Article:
Tumor-like demyelinating lesion is a rare form of intracranial IP and the correct diagnosis mainly depends on the postsurgical histopathologic examinations due to the rarity . On the other hand, immunohistochemical staining plays an important role in the differential diagnosis. Usually, CD34 positivity was considered as a typical distinguishment between the neoplastic and nonneoplastic groups. In this case, positive immunostaining confirmed the presence of lymphocytes (by CD3, CD20 and CD79), macrophages or plasma cells (by CD163, CD68), and meanwhile, negative immunostaining for S-100, GFAP, vimentin and EMA eliminated the diagnosis of neoplasm resembled such as plasmacytoma, lymphoma, lymphoplasma cell-rich meningioma, and histiocytosis. A final diagnosis of primary IP of tumor-like demyelinating lesion was made based on the histopathological features, immunohistochemical studies and radiographical manifestations.
For the treatment options of primary intracranial IP of tumor-like demyelinating lesion, there remains no consensus regarding schedules in the literature . As is known to all, despite their aggressive appearance, they may respond well to steroid treatment. So, we suggest complete resection of the intracranial lesion and involved dura, if possible, followed by administration of short term oral prednisolone therapy will be good for preventing recurrence.
Open AccessThis article is distributed under the terms of the Creative Commons Attribution 4.0 International License (http://creativecommons.org/licenses/by/4.0/), which permits unrestricted use, distribution, and reproduction in any medium, provided you give appropriate credit to the original author(s) and the source, provide a link to the Creative Commons license, and indicate if changes were made. The Creative Commons Public Domain Dedication waiver (http://creativecommons.org/publicdomain/zero/1.0/) applies to the data made available in this article, unless otherwise stated.
- Bahadori M, Liebow AA. Plasma cell granulomas of the lung. Cancer. 1973;31(1):191–208.View ArticlePubMedGoogle Scholar
- West SG, Pittman DL, Coggin JT. Intracranial plasma cell granuloma. Cancer. 1980;46(2):330–5.View ArticlePubMedGoogle Scholar
- Häusler M, Schaade L, Ramaekers VT, Doenges M, Heimann G, Sellhaus B. Inflammatory pseudotumors of the central nervous system: report of 3 cases and a literature review. Hum Pathol. 2003;34(1):253–62.View ArticlePubMedGoogle Scholar
- Saxena A, Sinha S, Tatke M. Intracranial plasma cell granuloma - a case report and review of the literature. Br J Neurosurg. 2000;14(5):492–5.View ArticlePubMedGoogle Scholar
- Gandhi RH, Li L, Qian J, Kuo YH. Intraventricular inflammatory pseudotumor: Report of two cases and review of the literature. Neuropathology. 2011;31(4):446–54.View ArticlePubMedGoogle Scholar
- Ginat DT, Bokhari A, Bhatt S, Dogra V. Inflammatory pseudotumors of the head and neck in pathology-proven cases. J Neuroradiology. 2012;39(2):110–5.View ArticleGoogle Scholar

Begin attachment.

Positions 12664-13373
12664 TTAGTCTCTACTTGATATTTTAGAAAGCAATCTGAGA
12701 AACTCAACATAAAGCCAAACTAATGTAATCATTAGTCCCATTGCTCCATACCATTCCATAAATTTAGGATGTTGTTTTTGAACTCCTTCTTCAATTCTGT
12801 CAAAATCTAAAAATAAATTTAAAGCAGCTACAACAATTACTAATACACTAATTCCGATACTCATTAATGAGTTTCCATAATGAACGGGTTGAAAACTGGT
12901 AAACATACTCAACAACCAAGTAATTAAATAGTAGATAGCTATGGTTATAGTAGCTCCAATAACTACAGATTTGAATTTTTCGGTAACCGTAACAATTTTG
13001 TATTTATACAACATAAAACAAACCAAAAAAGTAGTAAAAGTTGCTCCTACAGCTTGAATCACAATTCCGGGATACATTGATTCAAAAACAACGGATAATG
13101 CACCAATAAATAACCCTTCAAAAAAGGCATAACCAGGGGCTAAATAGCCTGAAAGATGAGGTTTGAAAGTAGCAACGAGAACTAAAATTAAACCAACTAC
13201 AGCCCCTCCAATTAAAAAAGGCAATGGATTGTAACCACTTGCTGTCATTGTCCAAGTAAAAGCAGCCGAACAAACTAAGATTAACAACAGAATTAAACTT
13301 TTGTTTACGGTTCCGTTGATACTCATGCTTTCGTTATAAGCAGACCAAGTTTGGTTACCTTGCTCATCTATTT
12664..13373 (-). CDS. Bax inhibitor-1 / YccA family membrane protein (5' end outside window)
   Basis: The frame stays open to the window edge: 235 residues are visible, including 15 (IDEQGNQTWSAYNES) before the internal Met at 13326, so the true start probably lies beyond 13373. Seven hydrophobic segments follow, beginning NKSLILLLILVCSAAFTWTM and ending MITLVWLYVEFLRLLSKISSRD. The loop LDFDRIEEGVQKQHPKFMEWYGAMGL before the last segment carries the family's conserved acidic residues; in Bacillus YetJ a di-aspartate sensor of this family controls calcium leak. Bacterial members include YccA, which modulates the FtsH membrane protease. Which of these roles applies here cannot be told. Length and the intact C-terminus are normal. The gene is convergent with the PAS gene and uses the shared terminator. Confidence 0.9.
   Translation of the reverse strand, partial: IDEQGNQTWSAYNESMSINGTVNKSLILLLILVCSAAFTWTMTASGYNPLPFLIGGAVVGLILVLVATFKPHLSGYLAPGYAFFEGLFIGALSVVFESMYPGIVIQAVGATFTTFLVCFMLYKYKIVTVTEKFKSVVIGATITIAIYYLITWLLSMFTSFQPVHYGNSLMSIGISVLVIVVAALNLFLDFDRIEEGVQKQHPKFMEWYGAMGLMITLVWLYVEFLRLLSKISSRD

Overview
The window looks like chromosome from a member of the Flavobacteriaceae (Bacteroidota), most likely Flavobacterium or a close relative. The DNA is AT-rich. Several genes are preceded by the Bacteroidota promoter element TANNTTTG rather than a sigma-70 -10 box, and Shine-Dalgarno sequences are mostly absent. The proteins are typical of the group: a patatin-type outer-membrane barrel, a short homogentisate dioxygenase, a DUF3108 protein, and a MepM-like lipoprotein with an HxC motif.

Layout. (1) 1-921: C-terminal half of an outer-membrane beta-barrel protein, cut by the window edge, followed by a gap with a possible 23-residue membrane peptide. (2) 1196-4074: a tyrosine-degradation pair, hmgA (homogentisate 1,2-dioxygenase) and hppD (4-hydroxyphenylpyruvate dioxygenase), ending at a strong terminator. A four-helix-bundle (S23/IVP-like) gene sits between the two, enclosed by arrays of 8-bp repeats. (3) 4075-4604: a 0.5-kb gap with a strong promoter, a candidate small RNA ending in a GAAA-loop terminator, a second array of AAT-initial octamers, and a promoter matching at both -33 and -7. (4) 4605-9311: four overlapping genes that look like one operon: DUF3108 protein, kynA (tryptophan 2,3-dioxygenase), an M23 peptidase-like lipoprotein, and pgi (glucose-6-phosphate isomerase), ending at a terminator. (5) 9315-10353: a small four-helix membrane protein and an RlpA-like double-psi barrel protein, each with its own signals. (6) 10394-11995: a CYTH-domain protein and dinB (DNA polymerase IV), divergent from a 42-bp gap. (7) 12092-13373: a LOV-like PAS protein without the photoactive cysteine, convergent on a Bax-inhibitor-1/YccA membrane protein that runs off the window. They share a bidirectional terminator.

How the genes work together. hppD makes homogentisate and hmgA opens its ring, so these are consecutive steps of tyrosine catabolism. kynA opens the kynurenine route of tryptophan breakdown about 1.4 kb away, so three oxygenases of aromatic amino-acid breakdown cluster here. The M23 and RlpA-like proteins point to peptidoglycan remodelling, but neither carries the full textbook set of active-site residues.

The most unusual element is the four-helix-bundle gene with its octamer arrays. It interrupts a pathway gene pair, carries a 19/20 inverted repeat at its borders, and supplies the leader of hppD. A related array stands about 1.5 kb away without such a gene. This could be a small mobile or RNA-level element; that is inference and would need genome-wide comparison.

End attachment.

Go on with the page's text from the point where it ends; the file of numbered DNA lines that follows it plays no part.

- Lui PC, Fan YS, Wong SS, Chan AN, Wong G, Chau TK, et al. Inflammatory pseudotumors of the central nervous system. Hum Pathol. 2009;40(11):1611–7.View ArticlePubMedGoogle Scholar
- Badalian-Very G, Vergilio JA, Degar BA, Rodriguez-Galindo C, Rollins BJ. Recent advances in the understanding of Langerhans cell histiocytosis. Br J Haematology. 2012;156(2):163–72.View ArticleGoogle Scholar
- Saab ST, Hornick JL, Fletcher CD, Olson SJ, Coffin CM. IgG4 plasma cells in inflammatory myofibroblastic tumor. Mod Pathol. 2011;24(2):606–12.View ArticlePubMedGoogle Scholar
- Gomez FP, Steelman AJ, Young CR, Welsh CJ. Hormone and immune system interactions in demyelinating disease. Horm Behav. 2013;63(2):315–21.View ArticlePubMedGoogle Scholar
- Caroli E, Salvati M, Ferrante L. Tumor-like multiple sclerosis: Report of four cases and literature review. Tumori. 2006;92(6):559–62.PubMedGoogle Scholar
- Turatti M, Gajofatto A, Bianchi MR, Ferrari S, Monaco S, Benedetti MD. Benign course of tumour-like multiple sclerosis. Report of five cases and literature review. J Neurol Sci. 2013;324(2):156–62.View ArticlePubMedGoogle Scholar
- Kimura N, Kumamoto T, Hanaoka T, Hasama Y, Nakamura K, Okazaki T. Monofocal large inflammatory demyelinating lesion, mimicking brain glioma. Clin Neurol Neurosurg. 2009;111(10):296–9.View ArticlePubMedGoogle Scholar
- Puntambekar P, Santhakumar S, Kupsky WJ, Tselis A, Mittal S. Primary intracranial plasma cell granulomas presenting as malignant neoplasms. J Neurooncol. 2012;106(7):327–37.View ArticlePubMedGoogle Scholar
- Vedeler CA, Farbu E, Mellgren SI. Chronic inflammatory demyelinating polyneuropathy. Acta Neurol Scand. 2013;127(Suppl 196):48–51.View ArticleGoogle Scholar
- Flannery T, Al-Sabah F, Bhangu J, Alderazi Y, Brett F, Pidgeon C. Treatment of subtotally resected intracranial plasma cell granuloma with steroids: a case report. Br J Neurosurg. 2007;21(5):501–3.View ArticlePubMedGoogle Scholar